- A Cautionary Tale for Companies With Potential False Claims Act Exposure
- October 2, 2014 | Authors: Daniel S. Harary; Heidi A. Lawson
- Law Firms: Mintz, Levin, Cohn, Ferris, Glovsky and Popeo, P.C. - New York Office ; Mintz, Levin, Cohn, Ferris, Glovsky and Popeo, P.C. - Boston Office
A False Claims Act suit can be a company’s worst nightmare, as it may potentially result in large settlements and awards on account of the statute’s trebled damages provision. However, the nightmare for AmerisourceBergen was compounded by the fact that the company’s insurer, ACE, denied coverage for the claim based on the “prior or pending litigation exclusion.” Even worse, a Pennsylvania appellate court upheld ACE’s disclaimer based upon the exclusion. The impact of this recent ruling is very unsettling for many companies who may not know about a qui tam suit for several years after it is filed, which is typically the case in the qui tam context, where the complaint is filed under seal to allow the government to investigate the relator’s claims. In the underlying qui tam suit against AmerisourceBergen, the Plaintiff alleged that the company conspired with providers to submit false Medicare claims relating to the anemia drug Aranesp. According to court records, the 2006 complaint was kept under seal for three years. AmerisourceBergen claimed it learned about the action in 2008. AmerisourceBergen notified ACE of the complaint, but, in 2010, ACE denied coverage under the 2009-10 policy. After the trial court’s 2011 ruling in favor of ACE, AmerisourceBergen appealed. The company claimed that the prior-litigation exclusion did not apply because the Plaintiff “merely filed her complaint under seal in June 2006 but did not serve it on AmerisourceBergen until midway through the 2009-10 policy period,” and AmerisourceBergen had no way of knowing that such a proceeding even existed. In evaluating AmerisourceBergen’s argument that the exclusion only applies to the “service” rather than the “filing” of a complaint, the court analyzed the text of the exclusion, which excluded any claim:
"alleging, based on, arising out of, or attributable to any prior or pending litigation, claims, demands, arbitration, administrative or regulatory proceeding or investigation filed or commenced on or before the earlier of the effective date of this policy or the effective date of any policy issued by [ACE] of which this policy is a continuous renewal or a replacement, or alleging or derived from the same or substantially the same fact, circumstance or situation underlying or alleged therein.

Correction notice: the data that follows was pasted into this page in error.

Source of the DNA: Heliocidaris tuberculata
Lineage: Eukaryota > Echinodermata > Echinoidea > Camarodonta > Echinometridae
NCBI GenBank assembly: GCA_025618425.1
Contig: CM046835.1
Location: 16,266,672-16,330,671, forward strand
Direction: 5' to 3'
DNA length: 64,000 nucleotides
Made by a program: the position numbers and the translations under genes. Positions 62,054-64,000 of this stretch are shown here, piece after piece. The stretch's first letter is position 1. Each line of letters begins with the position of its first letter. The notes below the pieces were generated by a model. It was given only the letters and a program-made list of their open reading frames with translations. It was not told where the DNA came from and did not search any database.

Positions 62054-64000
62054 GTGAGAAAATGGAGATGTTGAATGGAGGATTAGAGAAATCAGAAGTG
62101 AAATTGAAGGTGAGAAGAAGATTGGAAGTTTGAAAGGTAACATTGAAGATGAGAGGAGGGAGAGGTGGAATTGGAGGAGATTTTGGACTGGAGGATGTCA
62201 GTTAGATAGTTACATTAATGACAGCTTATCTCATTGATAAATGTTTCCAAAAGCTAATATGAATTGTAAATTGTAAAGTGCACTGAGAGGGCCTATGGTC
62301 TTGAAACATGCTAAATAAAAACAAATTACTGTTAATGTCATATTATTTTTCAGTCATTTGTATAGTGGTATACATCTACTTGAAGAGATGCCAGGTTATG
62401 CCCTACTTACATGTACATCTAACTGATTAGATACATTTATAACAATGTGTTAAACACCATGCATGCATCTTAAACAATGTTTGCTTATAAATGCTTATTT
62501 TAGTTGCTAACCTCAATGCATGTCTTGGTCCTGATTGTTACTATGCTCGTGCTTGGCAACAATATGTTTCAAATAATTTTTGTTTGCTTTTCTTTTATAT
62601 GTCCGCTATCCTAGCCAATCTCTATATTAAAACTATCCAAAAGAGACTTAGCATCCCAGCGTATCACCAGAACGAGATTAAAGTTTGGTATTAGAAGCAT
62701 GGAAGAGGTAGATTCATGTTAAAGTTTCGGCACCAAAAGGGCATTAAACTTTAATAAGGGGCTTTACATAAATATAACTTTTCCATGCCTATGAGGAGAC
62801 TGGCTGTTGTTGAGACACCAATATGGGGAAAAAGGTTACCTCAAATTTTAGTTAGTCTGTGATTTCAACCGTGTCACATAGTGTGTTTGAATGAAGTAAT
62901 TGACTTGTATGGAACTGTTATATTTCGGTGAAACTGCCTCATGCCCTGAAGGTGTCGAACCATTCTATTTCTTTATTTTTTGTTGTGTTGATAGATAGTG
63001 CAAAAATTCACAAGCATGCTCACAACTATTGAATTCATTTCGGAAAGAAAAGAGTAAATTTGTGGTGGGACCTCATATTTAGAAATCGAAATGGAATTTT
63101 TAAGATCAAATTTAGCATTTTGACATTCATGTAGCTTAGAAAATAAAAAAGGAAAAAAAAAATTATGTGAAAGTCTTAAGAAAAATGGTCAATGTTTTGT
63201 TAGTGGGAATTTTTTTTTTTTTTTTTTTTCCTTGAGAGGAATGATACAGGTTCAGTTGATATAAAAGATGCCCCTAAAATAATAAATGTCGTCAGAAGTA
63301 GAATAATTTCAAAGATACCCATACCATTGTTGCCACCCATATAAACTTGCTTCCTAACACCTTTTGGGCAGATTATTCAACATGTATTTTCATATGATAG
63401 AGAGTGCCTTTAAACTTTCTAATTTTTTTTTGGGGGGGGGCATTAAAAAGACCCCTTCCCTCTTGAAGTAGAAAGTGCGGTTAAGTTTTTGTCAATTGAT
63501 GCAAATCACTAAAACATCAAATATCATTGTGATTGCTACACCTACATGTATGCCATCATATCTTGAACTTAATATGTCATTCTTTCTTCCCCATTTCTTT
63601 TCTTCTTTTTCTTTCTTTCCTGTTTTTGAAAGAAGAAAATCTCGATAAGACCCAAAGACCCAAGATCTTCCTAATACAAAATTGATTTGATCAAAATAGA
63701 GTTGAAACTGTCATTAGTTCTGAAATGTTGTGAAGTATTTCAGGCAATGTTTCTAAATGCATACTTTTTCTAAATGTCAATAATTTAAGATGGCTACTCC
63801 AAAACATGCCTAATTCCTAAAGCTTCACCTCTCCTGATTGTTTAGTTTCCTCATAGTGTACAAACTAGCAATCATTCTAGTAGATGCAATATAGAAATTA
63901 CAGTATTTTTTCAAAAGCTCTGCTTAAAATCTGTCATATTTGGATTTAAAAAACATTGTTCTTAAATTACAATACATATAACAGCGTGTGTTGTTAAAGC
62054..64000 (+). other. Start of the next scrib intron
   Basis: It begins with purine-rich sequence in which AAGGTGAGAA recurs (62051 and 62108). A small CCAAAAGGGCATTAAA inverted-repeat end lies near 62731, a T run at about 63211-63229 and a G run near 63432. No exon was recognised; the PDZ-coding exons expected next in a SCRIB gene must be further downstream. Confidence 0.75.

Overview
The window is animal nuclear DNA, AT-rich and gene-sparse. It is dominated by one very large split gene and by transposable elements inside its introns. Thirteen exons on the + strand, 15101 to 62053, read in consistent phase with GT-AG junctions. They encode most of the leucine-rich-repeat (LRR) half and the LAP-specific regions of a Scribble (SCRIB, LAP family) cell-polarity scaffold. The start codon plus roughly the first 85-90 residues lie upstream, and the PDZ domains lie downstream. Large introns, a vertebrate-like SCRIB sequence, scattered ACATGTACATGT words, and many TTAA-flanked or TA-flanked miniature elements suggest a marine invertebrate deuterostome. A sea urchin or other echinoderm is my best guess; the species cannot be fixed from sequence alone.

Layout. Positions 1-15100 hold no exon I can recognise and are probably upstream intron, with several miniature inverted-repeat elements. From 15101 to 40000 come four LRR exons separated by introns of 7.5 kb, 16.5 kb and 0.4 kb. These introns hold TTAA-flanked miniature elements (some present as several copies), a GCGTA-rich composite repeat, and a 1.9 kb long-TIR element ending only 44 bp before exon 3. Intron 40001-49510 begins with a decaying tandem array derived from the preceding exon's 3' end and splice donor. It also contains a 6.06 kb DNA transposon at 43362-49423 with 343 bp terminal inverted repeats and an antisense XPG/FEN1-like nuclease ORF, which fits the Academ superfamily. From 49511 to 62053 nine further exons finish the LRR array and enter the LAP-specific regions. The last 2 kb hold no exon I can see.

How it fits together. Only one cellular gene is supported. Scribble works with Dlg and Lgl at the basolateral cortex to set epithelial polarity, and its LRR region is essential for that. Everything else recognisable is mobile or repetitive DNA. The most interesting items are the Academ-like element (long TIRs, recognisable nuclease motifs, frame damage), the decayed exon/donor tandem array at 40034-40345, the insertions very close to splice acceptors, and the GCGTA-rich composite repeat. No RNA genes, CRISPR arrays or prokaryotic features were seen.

Based upon this language, the court concluded that AmerisourceBergen’s lack of knowledge or awareness of the complaint’s filing was irrelevant to whether or not the “prior or pending litigation” exclusion applied to preclude coverage. As the court stated,
"we think it is clear that litigation is “filed” or “commenced” against an entity when it names that entity as a defendant, is filed with a court, and is docketed and given a case number. Nothing in the ordinary meaning of these terms requires service of original process or unsealing of the complaint in order for an action to be “filed” or “commenced.”
The court therefore ruled that the sealed “filing” of the complaint (rather than the effectuation of service upon the insured) triggered the exclusion. Because the qui tam complaint, filed in 2006, predated the 2007 policy, of which the 2009 policy was a “continuous renewal or replacement,” the insurer properly denied coverage.
Although this decision arguably leads to an unfair result, the court, employing a literal reading of policy, arguably rendered a reasonable construction of the “prior or pending litigation” exclusion. We note that the language contained therein is fairly representative of how many, if not most, “prior or pending litigation” exclusions are drafted under both E&O and D&O policies. Because most FCA complaints are filed years before they are unsealed, based upon the AmerisourceBergen reasoning, coverage would be excluded in nearly all cases, so long as the policy includes a “prior or pending litigation” exclusion. This decision therefore underscores why companies should pay close attention to their “prior or pending litigation” exclusion to make sure it only excludes those claims of which they have actual notice, which is a term that could be easily negotiated prior to the policy’s inception or renewal.
The decision is also a reminder that all policies should be carefully reviewed for coverage under the False Claims Act, with particular attention to the definitions of “Claim” and “Loss” and any applicable exclusions. With litigation under the False Claims Act on the rise, it is wise for a company to consider getting a legal review of its existing coverage to identify any gaps and, to the extent possible, close those gaps. Whenever a policy is being renewed, or a new insurer is stepping in to take the place of a previous insurer, the “prior or pending litigation” exclusion can be one of the many policy provisions that a company can trip over, the same way AmerisourceBergen did here.